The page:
Last week, I tagged along to relive a bit of the glory that was the Susquehanna in its fishing heyday, and it was an eye-opener. In a lifetime of fooling around in small boats, I'd never seen anyone handle a vessel so effortlessly and offhandedly in such murderous places.

With one hand on the trottle, a cigarette dangling from his lips and his bespectacled eyes glued to the trolling rods, Ashenfelter casually motored through rolling whitewater and rock-strewn, fast-water slices I'd have been nervous about negotiating in a kayak, and he didn't even seem to pay attention.

"Wagon Rock over there," he'd mutter, identifying a landmark in a voice barely audible over the rushing current, "water comes up and she looks just like a covered wagon, cap'n. Ham Gravy over here. Watch your rods now. Catch a few here, I'll take you up Bird Island, cast for some bass. Now watch here, little tight," and with a twist of the throttle he'd blast past some horrendous, half-submerged, toothsome boulder awash in white froth, missing it by inches.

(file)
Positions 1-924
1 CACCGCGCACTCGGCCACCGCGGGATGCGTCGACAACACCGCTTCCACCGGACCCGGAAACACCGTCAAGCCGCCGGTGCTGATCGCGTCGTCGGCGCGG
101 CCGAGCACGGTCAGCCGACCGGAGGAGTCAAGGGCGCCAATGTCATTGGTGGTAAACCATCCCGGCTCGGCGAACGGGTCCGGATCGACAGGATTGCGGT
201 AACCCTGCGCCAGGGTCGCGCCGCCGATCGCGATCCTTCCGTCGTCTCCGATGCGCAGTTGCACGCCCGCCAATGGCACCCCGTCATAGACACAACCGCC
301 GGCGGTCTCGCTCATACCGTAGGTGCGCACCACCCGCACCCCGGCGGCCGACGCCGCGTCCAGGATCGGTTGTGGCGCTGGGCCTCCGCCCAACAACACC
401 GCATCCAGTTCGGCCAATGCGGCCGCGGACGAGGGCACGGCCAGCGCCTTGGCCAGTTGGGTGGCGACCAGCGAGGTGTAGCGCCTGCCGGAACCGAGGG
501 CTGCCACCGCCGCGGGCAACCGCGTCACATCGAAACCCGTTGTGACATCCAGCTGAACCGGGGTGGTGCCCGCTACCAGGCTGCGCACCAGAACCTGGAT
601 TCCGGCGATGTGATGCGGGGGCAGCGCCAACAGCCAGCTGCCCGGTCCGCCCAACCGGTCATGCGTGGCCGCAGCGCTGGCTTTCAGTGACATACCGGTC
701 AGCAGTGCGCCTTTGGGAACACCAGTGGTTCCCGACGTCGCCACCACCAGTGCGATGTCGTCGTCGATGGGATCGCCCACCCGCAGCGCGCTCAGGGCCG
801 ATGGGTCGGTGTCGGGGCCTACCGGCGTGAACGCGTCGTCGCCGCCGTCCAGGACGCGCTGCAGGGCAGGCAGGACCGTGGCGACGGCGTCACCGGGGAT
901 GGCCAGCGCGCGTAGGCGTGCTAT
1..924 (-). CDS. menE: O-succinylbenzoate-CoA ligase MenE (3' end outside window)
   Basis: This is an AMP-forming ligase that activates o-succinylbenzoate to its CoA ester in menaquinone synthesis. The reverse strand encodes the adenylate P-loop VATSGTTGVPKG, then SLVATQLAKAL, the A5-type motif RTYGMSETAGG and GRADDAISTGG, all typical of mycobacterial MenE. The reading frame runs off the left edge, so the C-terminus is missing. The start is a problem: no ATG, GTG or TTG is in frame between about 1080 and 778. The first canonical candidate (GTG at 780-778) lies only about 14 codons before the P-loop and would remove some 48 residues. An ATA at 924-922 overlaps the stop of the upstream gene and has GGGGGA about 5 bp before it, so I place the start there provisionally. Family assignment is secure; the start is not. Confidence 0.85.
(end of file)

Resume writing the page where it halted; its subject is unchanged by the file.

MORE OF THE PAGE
"This here Susquehanna skiff, cap'n, I designed it myself. Four layers of fiberglass on the bottom {for scraping over rocks}, got the bow cut down so I can see over her. Some day this boat will be down in history just like them skipjacks."

Ostensibly, our goal was to catch perch and smallmouth bass, but I'd been warned in advance it was almost impossible to keep Ashenfelter from trolling a bucktail through his old rockfish haunts along the way, which proved the case.

"Just put a line out here, cap'n," he'd say, "see what's in there." Then, with unbelievable precision borne of a half-century's experience, he'd predict the exact instant the rod tip would dance with the strike of a fish.

It could be a smallmouth bass on the line, of course, or a perch, but on two occasions the strikes proved to be rockfish of breathtaking proportions -- 15-pounders that took the lures in shallow, fast water and put up herculean struggles on light tackle.

Ashenfelter babied those fish at the boat, netting them gently, working the hooks out quickly and holding them by the tails while working water back and forth through their gills to revive them. Both swam away on their own, but I didn't like the half-hearted way they did so, and Ashenfelter finally agreed, begrudgingly, to avoid his rockfish holes altogether for the rest of the day.